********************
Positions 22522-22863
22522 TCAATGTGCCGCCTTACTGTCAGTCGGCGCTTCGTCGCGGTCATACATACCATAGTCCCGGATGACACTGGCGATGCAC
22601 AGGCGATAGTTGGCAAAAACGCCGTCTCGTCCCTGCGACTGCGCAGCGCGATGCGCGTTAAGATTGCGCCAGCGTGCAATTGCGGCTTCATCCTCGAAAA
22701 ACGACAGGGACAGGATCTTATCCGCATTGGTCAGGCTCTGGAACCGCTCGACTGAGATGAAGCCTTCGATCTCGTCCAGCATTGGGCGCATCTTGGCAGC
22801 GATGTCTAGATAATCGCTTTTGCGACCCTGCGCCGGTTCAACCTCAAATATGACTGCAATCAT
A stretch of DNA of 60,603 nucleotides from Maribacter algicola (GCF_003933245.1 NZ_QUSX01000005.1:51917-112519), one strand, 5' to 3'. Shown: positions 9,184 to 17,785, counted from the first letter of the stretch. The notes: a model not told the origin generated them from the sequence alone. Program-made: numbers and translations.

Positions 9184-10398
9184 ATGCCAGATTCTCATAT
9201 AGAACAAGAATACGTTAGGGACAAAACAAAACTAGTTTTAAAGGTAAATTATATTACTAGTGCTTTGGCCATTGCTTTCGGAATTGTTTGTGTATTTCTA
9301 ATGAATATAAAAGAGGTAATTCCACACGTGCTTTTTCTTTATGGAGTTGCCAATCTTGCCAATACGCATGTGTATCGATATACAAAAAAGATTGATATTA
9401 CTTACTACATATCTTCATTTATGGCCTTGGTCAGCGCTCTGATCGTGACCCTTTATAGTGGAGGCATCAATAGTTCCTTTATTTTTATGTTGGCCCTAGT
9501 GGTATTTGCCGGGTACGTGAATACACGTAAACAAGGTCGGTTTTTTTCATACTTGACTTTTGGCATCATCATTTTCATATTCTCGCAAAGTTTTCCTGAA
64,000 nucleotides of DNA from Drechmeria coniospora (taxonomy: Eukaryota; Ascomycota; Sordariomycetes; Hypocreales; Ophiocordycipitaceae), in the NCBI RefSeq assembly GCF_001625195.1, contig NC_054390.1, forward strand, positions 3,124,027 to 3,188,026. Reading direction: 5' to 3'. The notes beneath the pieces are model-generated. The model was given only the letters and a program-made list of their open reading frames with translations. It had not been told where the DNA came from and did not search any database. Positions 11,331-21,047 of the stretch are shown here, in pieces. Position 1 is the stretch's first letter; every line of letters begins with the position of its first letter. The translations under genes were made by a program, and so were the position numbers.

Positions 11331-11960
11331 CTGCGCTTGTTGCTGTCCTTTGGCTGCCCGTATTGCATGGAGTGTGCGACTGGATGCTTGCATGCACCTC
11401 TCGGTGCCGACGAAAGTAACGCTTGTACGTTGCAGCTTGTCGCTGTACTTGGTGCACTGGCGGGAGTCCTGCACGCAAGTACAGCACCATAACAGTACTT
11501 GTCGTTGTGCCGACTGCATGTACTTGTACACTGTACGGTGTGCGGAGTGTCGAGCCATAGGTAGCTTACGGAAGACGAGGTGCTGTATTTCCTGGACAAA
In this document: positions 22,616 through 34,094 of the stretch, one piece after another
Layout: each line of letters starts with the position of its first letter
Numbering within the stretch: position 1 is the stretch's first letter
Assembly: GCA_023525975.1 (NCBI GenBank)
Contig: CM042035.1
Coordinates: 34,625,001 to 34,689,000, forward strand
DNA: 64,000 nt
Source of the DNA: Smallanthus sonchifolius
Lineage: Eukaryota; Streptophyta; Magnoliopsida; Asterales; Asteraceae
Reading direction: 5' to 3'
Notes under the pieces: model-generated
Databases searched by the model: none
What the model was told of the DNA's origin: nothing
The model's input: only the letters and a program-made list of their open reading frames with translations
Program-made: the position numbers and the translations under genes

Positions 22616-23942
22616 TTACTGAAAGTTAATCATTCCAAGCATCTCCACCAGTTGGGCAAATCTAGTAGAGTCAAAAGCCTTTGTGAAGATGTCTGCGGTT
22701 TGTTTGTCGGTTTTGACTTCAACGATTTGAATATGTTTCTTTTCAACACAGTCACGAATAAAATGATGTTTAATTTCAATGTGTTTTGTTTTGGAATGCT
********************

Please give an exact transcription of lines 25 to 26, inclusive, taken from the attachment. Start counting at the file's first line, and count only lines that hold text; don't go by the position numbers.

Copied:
Source of the DNA: Smallanthus sonchifolius
Lineage: Eukaryota; Streptophyta; Magnoliopsida; Asterales; Asteraceae